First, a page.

• Street Level Surveillance: Help find who uses mobile biometric technology

    Police departments are increasingly tracking your face, your fingerprints, your tattoos — and even your DNA. Help the Electronic Frontier Foundation and MuckRock uncover how local agencies are tracking you and bring some much-needed transparency to the murky world of biometric surveillance.

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  • The Rebel Girl: FBI files on Elizabeth Gurley Flynn

    Files released by the Federal Bureau of Investigation reveal that early twentieth century activist and co-founder of the American Civil Liberties Union, Elizabeth Gurley Flynn predictably spent at least 1921 to 1924 under surveillance by undercover agents. The documents specifically focus on a speaking tour Flynn launched after the July 1921 conviction of Italian anarchists Nicola Sacco and Bartolomeo Vanzetti for murder.

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  • California releases death in custody data

    Last year, 679 people died or were killed in California while in law enforcement custody. Thanks to data released by the Attorney General office, we can start piecing together the how and why.

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  • "Rivaling Dali in terms of popularity” Jacob, the painting police horse

    St. Petersburg, Florida is adorable. Known for holding the Guinness World Record for “most consecutive days of sunshine” (768 days), St. Pete boasts a wide array of museums, beaches, and “The Finest Ballroom in the South.”

    “The Sunshine City” also employs a two-horse mounted police force featuring Jacob, a quarter horse who divides his sunny days between fighting crime and painting masterpieces.

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  • A close look at Hacking Team's courtship with local law enforcement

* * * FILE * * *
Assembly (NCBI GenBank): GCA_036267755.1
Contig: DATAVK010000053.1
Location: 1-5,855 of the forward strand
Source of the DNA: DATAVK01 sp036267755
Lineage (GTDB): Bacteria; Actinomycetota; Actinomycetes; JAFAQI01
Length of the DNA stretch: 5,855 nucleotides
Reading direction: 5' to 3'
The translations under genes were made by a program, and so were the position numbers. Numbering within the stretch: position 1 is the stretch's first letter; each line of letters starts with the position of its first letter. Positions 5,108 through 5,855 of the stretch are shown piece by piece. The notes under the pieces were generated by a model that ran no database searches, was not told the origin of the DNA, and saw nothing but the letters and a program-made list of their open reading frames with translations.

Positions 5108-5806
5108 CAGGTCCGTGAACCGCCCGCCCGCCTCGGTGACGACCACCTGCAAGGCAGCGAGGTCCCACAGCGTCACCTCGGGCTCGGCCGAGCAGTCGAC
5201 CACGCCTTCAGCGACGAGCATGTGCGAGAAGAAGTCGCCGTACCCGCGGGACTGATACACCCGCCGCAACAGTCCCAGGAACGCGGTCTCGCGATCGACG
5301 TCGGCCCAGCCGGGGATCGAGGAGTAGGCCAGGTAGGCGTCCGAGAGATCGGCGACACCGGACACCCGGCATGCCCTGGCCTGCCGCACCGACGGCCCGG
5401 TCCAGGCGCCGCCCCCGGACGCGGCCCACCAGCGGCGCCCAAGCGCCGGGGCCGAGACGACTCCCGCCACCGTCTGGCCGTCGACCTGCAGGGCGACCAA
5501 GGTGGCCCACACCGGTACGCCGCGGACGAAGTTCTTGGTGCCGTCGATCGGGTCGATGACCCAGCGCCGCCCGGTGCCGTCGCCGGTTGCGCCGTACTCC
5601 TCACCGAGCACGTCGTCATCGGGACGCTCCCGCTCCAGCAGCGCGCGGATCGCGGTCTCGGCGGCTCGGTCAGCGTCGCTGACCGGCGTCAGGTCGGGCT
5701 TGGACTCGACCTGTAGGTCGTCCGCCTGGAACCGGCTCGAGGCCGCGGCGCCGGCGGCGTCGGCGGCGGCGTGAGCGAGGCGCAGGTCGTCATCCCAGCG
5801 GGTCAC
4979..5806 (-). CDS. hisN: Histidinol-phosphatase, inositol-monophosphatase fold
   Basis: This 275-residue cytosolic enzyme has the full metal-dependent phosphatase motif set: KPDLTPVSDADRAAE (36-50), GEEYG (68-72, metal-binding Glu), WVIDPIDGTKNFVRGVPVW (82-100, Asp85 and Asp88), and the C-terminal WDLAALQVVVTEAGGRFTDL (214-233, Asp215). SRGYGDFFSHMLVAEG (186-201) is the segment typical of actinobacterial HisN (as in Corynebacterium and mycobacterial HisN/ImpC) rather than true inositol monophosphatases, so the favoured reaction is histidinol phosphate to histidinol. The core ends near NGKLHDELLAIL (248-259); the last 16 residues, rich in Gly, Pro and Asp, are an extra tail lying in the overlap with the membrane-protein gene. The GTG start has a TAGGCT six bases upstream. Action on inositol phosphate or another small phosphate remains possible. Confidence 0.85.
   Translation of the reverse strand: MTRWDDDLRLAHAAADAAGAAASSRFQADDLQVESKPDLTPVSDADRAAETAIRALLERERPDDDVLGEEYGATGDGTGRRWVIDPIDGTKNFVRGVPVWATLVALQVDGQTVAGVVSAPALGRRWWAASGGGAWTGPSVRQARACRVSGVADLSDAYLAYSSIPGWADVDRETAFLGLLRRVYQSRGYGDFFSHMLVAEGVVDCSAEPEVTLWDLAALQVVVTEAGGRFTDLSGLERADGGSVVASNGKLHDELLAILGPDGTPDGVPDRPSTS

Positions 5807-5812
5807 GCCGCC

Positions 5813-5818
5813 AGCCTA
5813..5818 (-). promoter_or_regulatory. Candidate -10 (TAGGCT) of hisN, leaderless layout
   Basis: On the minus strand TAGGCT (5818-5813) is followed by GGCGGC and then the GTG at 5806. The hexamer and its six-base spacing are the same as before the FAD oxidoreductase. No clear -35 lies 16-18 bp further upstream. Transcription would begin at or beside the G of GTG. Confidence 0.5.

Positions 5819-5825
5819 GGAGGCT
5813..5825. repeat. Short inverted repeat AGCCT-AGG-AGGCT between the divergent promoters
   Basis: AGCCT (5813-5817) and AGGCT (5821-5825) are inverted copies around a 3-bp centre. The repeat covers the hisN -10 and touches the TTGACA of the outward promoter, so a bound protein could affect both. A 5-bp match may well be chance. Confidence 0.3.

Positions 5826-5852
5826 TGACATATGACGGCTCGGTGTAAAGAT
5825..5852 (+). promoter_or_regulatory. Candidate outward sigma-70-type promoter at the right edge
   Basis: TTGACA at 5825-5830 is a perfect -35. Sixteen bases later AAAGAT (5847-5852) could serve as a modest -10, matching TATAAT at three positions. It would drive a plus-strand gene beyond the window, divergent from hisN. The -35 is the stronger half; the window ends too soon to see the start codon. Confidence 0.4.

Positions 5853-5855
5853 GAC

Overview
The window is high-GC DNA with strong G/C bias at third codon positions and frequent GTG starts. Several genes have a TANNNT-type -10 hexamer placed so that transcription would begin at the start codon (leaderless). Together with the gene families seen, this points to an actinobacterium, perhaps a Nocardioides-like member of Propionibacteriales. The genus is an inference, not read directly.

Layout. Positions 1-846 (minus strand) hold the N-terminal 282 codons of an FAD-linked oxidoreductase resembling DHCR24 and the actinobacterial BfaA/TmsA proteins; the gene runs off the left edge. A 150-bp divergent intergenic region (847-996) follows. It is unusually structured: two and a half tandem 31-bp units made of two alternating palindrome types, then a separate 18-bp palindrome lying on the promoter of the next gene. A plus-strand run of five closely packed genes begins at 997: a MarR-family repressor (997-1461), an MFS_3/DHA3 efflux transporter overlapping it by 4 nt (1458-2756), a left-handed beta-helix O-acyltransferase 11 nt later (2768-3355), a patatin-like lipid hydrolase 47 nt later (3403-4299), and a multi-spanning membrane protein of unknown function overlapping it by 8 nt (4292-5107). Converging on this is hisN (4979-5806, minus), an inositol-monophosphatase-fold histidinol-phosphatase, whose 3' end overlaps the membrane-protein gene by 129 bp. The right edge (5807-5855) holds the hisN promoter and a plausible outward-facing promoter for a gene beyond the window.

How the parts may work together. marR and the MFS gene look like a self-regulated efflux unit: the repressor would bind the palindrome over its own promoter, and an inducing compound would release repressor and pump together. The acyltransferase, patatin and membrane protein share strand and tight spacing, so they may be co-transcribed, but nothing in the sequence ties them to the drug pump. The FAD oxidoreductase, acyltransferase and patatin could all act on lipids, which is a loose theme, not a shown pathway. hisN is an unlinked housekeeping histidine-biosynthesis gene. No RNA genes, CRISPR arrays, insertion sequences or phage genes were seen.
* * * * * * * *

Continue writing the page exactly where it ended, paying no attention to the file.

Leaked emails confirm that Hacking Team has been courting government agencies in the United States as potential customers for its spyware. As the map we published last week explores, the Italian firm’s rolodex includes state and local law enforcement alongside federal intelligence agencies.

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  • What's next for No Boston 2024?

    “It’s a surreal feeling for this to be over so suddenly, but it feels very nice at the same time,” No Boston 2024 member Jonathan Cohn said in the hours after the public learned that Boston’s Olympic bid would no longer be considered for the 2024 games.

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  • FBI backtracks on cell phone trackers

    The Drug Enforcement Administration has at least two systems that can locate an individual mobile device to within 25 feet, the agency admitted recently. Meanwhile, just down the halls of the Justice Department, the FBI insists that it can neither confirm nor deny that it has any records on the same system.

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  • Did Hacking Team give your local police a product demo?

    The FBI and DEA aren’t the only law enforcement agencies interested in Hacking Team’s surveillance wares. The Italian company’s hacked emails contain contact information for more than a hundred police departments across the United States, as well as details of in-person demonstrations, including one for the sheriff of Broward County, Florida, which has not previously been reported.

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  • The Private Prison Project, one year in

    MuckRock launched the Private Prison Project exactly a year ago. It was the start of a look at the big players who stand the most to gain from America’s obsession with calling people problems and then locking those problems away. Beryl Lipton reflects on the hard-fought victories we've had so far, and what the future holds.

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  • DEA audit blasts handling of informant program

    A scathing audit released yesterday by the Justice Department’s inspector general lists a slew of issues with the DEA’s management of confidential sources. Auditors found that DEA brass reauthorized long-term informants after mere seconds of review, and that the agency has weak oversight for illegal activity conducted by undercover sources.

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